Respond With Class to Negative Online Reviews

Negative reviews in online venues can be painful for a brand, but they’re also excellent opportunities. The overall goals should include 1) demonstrating that the brand is responsive, open, and sensitive and 2) moving the conversation into privacy, so both parties can dispense with the need to appeal to the crowd.

Keep it Short and Constructive, Add No Emotion

Prepare a set of go-to responses you can reach for when emotions are high. Don’t defend yourself – public isn’t where professionals resolve individual account issues. E.g. “We’re sorry you’re unhappy. If you’ll e-mail us your contact information, we’ll get a customer concierge on it to see how we can help.” Ask for a piece of info they didn’t provide by a means that returns the conversation to privacy. If they’re interested in resolving it, they’ll go with you. If they’re not, then they just wanted to display their disappointment. If they want to argue further online, you can’t feed that – their goal is embarrassment. Let them be the one that’s shrill. If you must answer again, make each answer shorter than the previous one, but still always constructive, positive, upbeat, and extending the fig leaf. Most importantly, get the ball into their court, so that any reasonable person will see that the burden is now on the reviewer to take action.

Don’t Disagree With Any Statement that Isn’t Instantly Verifiable to Everyone

For instance, if they say you’re understaffed or they were mistreated or they were ripped off, don’t address the substance of that argument. The audience can’t know who to believe, and it’ll devolve into “he said / she said”. Some negative reviewers hope you’ll go that route, because they’re looking to create a Jerry Springer / Nancy Grace style drama in public. If they say that you’re closed on Saturdays, when you’re not, that’s easily verifiable from google or your website, so you can correct that gently. “Our website lists our hours, which does include Saturday from 1-5. We’re sorry you thought we were closed. If you’ll PM us the details, we’ll try to find a time that works for you…” Don’t be tempted to cross the border from objective to subjective. If they say you’re a third rate hack, don’t address it. If they say you aren’t qualified, and your qualifications are easily found on the web, you might provide a link to those, but don’t restate them. “Our qualifications are here. That said, let’s get you to our stellar support team. If you’ll…”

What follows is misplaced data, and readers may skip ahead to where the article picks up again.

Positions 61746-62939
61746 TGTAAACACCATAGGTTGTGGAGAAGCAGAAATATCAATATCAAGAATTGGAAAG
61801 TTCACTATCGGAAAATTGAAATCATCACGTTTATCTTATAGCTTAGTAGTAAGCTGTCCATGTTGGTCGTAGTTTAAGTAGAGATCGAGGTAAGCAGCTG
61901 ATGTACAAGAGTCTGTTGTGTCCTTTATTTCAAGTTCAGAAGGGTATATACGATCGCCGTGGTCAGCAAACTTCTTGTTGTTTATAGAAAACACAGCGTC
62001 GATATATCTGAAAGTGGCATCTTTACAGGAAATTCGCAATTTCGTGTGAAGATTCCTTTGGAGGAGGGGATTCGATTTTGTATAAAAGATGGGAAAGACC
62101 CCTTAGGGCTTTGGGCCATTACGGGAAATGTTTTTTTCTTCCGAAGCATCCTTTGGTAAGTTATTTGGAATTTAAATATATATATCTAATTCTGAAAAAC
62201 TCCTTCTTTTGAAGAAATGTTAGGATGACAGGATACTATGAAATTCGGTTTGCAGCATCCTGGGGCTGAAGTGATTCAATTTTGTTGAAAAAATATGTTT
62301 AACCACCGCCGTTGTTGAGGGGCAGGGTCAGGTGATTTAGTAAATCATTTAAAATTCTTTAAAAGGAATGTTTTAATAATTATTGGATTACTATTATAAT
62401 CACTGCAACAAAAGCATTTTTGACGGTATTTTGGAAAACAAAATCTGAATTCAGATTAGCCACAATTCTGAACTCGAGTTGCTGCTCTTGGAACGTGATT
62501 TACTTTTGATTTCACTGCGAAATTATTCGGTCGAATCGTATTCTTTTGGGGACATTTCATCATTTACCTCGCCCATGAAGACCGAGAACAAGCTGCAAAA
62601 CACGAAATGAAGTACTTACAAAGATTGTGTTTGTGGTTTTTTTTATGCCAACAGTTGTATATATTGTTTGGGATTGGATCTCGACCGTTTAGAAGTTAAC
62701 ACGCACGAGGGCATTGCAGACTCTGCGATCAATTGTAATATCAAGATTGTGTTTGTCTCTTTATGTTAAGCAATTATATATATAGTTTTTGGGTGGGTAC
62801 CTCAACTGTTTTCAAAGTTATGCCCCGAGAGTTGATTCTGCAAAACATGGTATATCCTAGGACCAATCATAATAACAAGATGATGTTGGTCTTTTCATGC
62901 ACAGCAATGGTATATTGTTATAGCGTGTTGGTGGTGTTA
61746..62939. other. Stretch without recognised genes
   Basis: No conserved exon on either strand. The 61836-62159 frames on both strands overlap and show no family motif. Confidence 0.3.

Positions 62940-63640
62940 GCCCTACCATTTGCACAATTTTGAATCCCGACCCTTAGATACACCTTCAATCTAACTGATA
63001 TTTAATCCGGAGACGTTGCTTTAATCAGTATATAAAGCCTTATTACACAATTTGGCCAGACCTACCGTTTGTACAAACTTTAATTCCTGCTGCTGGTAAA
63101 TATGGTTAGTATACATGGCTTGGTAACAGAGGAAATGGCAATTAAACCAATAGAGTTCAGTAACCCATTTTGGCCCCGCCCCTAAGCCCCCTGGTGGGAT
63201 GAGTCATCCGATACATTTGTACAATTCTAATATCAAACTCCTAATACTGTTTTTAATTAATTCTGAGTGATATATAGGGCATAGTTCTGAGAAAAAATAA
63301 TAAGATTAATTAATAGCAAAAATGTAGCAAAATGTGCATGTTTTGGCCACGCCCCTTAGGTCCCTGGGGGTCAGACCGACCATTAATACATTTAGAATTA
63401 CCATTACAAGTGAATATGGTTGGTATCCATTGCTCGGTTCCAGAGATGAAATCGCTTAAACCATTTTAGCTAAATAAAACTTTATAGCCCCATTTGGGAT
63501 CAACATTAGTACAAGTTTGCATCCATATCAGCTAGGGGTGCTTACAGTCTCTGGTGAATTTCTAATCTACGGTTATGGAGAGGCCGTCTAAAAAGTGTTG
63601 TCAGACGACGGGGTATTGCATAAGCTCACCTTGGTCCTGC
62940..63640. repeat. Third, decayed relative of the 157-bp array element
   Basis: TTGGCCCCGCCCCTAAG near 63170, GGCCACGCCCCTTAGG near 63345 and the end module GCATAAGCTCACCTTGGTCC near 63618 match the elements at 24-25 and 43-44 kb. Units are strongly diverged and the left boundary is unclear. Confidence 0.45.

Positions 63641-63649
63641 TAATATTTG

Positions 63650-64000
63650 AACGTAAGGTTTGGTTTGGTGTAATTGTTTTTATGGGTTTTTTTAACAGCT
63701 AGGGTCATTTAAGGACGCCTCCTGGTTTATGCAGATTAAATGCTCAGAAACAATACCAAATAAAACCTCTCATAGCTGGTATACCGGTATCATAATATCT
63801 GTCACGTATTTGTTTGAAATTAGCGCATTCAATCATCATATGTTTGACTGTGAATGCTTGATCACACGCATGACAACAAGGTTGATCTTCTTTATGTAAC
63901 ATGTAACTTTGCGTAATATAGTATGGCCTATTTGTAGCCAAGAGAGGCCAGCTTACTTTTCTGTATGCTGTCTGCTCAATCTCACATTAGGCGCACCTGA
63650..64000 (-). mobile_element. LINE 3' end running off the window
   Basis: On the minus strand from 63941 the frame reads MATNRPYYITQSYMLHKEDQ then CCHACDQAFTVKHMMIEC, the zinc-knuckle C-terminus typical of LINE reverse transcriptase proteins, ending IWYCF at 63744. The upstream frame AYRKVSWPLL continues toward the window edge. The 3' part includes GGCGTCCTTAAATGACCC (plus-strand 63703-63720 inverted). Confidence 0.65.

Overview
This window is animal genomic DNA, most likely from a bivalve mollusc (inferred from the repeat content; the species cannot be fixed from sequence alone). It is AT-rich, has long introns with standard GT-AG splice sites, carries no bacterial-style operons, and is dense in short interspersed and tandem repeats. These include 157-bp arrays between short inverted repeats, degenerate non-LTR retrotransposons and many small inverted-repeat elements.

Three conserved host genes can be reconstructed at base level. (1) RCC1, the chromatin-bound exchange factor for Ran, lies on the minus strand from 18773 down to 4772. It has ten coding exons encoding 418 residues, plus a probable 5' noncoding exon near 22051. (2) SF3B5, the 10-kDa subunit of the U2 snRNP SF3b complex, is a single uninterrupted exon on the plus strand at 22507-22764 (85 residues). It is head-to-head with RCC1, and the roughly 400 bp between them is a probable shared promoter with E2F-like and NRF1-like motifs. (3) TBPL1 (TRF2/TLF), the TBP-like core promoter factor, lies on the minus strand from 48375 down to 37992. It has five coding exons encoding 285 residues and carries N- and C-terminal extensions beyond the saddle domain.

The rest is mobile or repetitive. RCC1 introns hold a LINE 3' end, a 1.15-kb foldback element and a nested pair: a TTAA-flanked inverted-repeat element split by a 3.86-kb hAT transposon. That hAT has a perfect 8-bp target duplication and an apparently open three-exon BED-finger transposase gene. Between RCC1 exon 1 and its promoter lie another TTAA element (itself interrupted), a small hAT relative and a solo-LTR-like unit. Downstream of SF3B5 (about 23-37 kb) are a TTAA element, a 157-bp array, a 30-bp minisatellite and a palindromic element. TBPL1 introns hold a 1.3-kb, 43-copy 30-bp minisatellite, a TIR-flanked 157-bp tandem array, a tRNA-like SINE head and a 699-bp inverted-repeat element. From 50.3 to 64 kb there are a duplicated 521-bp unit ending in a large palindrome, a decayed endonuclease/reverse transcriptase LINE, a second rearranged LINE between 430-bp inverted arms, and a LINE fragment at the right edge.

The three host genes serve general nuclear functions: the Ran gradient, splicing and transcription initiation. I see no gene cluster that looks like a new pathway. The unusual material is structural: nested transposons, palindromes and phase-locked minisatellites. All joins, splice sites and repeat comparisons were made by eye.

Ask for an Updated Review

If you address an issue with a client, and they’re happier, ask them to update the review online. This is especially true if there’s a rating system along with the reviews. Even if you can’t find common ground (e.g. they want their money back, and you’re not going to give them a refund), you can communicate (offline) that you feel one star is harsh, given how you’ve worked with them and tried to be accommodating. Often, reasonable people will agree and change the review.

Target Fake Reviews

It’s a myth that you can get all fake reviews taken down from the web. You can, however, make a case for removal if the review has earmarks of being fake. There’s isn’t one single factor that helps review venues determine authenticity, but multiple compound indicators. These can include the reviewer not being an active reviewer account long before and after the review, or the account being entered from a location where you do not ship products or provide services. If you deem a review fake, contact the venue where the review appears. One caveat: many review sites are aggregators. If a site is displaying another site’s reviews, you want to go to the primary. It will take time for any removal to affect the rest of the web. A fake campaign can be particular frustrating, in which someone creates multiple fake accounts or enlists their friends but, if you take each review one at a time, you can often remove them. If they’re dedicated to hurting you, new ones can spring up, but you can make it obvious that these reviews are fake while you’re waiting for them to come down. Have a canned response; if you’re a service business, it might be “We’ve never had a customer by that name, and our files are highly organized. We’re sorry, but we can only provide customer service for people we’ve actually spoken with.”